I hate that word.
But what I hate more is internet fitness and “thinspiration” culture: images of very thin girls and women, clearly meant to be aspirational, tips on the best ways to trick yourself into eating less, propaganda about the evils of fat (on your body, in your food), embracing “curviness”, so long as said curves are only in the right places.
I hate seeing stuff tagged “fitspiration” and getting this. Or this. Or this. (TW for food and exercise disorders applies here.) And, of course, the omnipresent fear of obesity— the horror of being fat and conflation of failure and worthlessness with fat bodies. It goes without saying that it is rarely acknowledged that size are not always predictive of fitness and/or health.
Much has been written about it, and I’m not exactly blazing new trails here, but because I’m deeply invested in body acceptance and embracing diversity, as well as fitness and health, I want to make a project of putting what I consider “real fitspiration” (as much as I hate that cutesy term) out there, on the internet. It’s my drop in the bucket of tumblr fitspo, and if one person sees something I post and appreciates it, or even if it only makes them think for a second, I’ll count this project a success.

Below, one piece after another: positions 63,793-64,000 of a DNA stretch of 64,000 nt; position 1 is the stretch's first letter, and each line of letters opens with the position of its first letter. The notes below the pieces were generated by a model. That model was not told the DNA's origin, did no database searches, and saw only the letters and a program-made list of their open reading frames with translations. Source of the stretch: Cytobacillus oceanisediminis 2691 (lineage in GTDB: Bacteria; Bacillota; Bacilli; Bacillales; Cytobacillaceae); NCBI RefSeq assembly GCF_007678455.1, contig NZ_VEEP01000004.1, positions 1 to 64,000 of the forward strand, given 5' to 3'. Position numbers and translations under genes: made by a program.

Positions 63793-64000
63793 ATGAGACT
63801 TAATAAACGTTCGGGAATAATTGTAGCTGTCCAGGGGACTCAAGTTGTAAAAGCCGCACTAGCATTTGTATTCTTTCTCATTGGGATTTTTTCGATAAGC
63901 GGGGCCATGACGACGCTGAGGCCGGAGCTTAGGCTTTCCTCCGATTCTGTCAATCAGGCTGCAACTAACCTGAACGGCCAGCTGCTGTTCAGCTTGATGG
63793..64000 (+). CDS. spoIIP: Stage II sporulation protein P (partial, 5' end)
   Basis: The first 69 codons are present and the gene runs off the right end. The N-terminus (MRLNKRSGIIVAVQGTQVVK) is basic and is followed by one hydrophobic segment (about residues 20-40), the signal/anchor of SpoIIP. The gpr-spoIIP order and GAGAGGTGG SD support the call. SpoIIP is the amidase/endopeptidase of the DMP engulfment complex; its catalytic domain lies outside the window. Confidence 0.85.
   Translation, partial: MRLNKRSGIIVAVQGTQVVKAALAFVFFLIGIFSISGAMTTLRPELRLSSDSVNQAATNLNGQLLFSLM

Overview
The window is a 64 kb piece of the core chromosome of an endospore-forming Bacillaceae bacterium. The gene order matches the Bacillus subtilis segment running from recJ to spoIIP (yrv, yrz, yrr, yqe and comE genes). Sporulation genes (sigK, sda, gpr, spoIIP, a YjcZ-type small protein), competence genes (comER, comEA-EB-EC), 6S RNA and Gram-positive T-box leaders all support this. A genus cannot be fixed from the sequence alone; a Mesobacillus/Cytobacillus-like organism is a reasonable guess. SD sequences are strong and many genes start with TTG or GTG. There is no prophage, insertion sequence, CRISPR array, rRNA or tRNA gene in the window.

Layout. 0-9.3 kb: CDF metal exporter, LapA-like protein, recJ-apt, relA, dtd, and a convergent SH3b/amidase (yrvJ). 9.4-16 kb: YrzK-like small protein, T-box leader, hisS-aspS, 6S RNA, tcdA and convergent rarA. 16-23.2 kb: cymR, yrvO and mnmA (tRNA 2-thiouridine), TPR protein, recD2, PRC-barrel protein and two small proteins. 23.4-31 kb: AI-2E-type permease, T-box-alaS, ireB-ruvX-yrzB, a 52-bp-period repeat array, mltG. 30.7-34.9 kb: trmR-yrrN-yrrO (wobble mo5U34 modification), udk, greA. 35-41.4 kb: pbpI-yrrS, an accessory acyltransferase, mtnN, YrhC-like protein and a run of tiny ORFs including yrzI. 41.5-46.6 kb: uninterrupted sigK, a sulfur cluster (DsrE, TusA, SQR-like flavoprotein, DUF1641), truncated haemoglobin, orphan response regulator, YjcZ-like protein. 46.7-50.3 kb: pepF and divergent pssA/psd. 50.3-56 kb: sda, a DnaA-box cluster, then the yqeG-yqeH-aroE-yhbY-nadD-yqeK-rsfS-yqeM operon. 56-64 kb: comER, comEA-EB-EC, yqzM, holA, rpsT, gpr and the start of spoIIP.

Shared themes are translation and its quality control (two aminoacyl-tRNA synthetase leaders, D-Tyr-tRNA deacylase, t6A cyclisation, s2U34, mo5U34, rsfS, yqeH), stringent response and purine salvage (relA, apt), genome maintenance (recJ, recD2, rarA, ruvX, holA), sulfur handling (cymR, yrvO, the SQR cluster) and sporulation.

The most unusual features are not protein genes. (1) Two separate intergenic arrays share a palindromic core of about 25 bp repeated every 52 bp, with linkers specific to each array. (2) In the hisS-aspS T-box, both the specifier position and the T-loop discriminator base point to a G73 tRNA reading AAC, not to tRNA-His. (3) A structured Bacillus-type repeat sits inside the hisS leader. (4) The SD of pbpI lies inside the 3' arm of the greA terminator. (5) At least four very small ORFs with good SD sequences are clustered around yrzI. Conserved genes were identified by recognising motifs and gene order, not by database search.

I need fitspiration, and I know a lot of other people do too. Not just because I want to look like the athletes whose pictures I’ve posted (although I do envy some of them their incredible bodies), but because I need to be inspired by people who do incredible athletic feats. The strength, skill, and power of these athletes is inspiration to me: I want to be able to do things they way they can. I want to have form like superheavyweight Olympic lifter Cheryl Haworth. I want the flexibility of that Venezuelan pole dancer. I want the conviction and dedication of the Afghan runner in hijab.
I want to be strong, and I want to be inspired. I don’t want to want to be thin. And “thinspo in a sports bra” does no one any favours. Let’s let true athleticism inspire us.